Game might be up for slippery ‘child rapist’ hiding in SA


Game might be up for slippery ‘child rapist’ hiding in SA

Change in SA law means UK can now try to extradite man accused of molesting stepdaughters three decades ago


Five years and a huge change in legislation later, SA authorities have finally been able to reach the home stretch in the extradition proceedings of a suspected child rapist wanted in the UK for molesting his two step-daughters.
The 72-year-old Scottish citizen has been living in SA for decades. In 2010, a warrant was issued for his arrest, two years after his now-adult stepchildren living in the UK laid indecency charges against him, claiming he had abused them for years.
The UK government indicated in 2013 that it wished to extradite the Roodepoort resident, and local proceedings have been tied up since 2014. But in 2018 a Constitutional Court ruling gave the state the ammunition it needed to fully argue its case.
The application submitted by the British Extradition Section of the Home Office details the years of abuse the women claim they sustained at their stepfather’s hand.
In an affidavit by Tracy Hall, the investigating officer at the Child Abuse Investigation Unit at Thorpewood police station in the UK, she said the man and his wife moved to the UK from Scotland in 1976, where he lived with her three children and their own biological child.
After a series of moves between then and 1995, including to SA, the family went their separate ways, with the couple divorcing and all the children and their mother moving to the UK, leaving the accused behind in SA. In 1992, one of the daughters broke down and revealed to her boyfriend that she had been abused by her stepfather as a child. After talking to her family she discovered her sister had also been a victim.
“On learning what (her daughters) had revealed, (the mother) confronted (the stepfather). In the course of this confrontation, (he) grabbed a gun which was kept in the house and threatened to kill himself. They then discussed the allegations of abuse, to which (he) made partial admissions,” Hall wrote.
“(He) admitted to sexually abusing (both daughters) but said he had not had full sex with them ... During their counselling sessions (he) admitted to having oral sex with both (the children) and making them touch him sexually. He said this happened for many years and had started as ‘a game’,” she continued.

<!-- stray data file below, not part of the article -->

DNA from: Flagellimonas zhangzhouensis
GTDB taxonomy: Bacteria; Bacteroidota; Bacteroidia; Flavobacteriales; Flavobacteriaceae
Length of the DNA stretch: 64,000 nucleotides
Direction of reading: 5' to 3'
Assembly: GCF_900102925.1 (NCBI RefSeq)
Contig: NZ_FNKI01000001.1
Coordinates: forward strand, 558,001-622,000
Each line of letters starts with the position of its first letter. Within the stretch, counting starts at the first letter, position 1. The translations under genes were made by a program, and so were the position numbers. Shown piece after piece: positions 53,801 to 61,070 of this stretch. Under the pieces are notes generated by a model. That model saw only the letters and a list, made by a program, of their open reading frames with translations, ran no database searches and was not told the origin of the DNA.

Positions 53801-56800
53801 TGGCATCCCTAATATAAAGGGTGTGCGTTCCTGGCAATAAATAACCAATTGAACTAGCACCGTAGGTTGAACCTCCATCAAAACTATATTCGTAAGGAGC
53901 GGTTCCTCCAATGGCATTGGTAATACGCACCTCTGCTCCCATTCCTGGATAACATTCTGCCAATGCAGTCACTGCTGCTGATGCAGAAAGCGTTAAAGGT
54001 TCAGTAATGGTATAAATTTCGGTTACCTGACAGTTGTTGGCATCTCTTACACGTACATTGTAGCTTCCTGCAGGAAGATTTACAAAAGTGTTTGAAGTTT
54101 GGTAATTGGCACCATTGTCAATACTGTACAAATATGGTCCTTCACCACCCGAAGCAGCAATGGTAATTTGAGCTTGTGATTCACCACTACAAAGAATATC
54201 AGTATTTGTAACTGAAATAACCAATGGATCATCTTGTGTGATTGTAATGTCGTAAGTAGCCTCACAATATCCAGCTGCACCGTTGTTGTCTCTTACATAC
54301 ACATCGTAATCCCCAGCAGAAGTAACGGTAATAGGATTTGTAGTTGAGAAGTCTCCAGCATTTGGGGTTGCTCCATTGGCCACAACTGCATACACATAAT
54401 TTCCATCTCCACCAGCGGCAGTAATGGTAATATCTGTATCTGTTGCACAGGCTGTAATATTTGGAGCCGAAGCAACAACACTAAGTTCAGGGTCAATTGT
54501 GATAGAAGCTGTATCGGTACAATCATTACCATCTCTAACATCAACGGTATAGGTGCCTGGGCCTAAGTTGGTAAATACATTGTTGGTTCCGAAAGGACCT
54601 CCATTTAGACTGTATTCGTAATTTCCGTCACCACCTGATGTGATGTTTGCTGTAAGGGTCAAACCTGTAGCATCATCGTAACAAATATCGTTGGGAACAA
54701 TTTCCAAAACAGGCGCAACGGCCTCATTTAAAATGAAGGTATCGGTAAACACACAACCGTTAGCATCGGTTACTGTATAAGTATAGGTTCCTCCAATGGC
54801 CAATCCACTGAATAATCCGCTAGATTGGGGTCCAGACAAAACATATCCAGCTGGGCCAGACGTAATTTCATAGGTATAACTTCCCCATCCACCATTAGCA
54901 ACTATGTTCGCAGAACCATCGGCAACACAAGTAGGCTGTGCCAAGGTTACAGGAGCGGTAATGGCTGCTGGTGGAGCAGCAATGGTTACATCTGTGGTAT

However, it was only in 2008 that the two stepdaughters decided to institute criminal charges against their step-father. The police subsequently opened up a criminal case, charging him with three counts of indecent assault by simulated sexual intercourse, nine of indecent assault by penetration with a finger, and a further nine of indecency towards her by masturbation. The charge sheet indicates that each of these incidents allegedly took place when the two children were between the ages of six and 13 years.
Aaron Watkins, the barrister in charge of the case in the UK, also submitted an affidavit explaining that the Crown Prosecution Service wished to prosecute the man, and explained that such crimes do not prescribe, as they used to in SA. “There is no time limit on the institution of proceedings by the Crown for the offence of indecent assault on a female (or a child),” he wrote.
However, while the extradition proceedings initially began shortly after the application was filed by the UK, the state had to postpone proceedings on a number of occasions, even removing the case from the roll, pending the finalisation of two Constitutional Court matters.
The man had initially argued through his legal team that based on SA law the crimes against him had occurred more than 20 years prior, meaning they had prescribed and he could not be prosecuted, which was why the extradition proceedings should not go ahead.
In 2018, the Constitutional Court made a landmark ruling that changed the law around sexual assault, which now no longer prescribes after 20 years, meaning victims of historical abuse can open cases against their abusers decades after the abuse took place.
It was after these rulings that the man’s extradition application was re-enrolled at the Randburg Magistrate’s Court in 2018. In his most recent arguments through his legal aid lawyer, Jenna Clark, he said the British High Commission had formally withdrawn its wish to prosecute in 2016.
However, prosecutor Jacqui Drotsky was able to provide documents to the court from the British government that showed it still wished to prosecute the accused, and still wanted him returned to the UK.
On Monday, while the court was set to receive further documentation in relation to the matter, Clark requested a postponement to allow her time to peruse the documents, which she said she had yet to read after only receiving them that morning.
The court agreed, with the proceedings set to continue in March.
The man declined to talk to Times Select after his court appearance.

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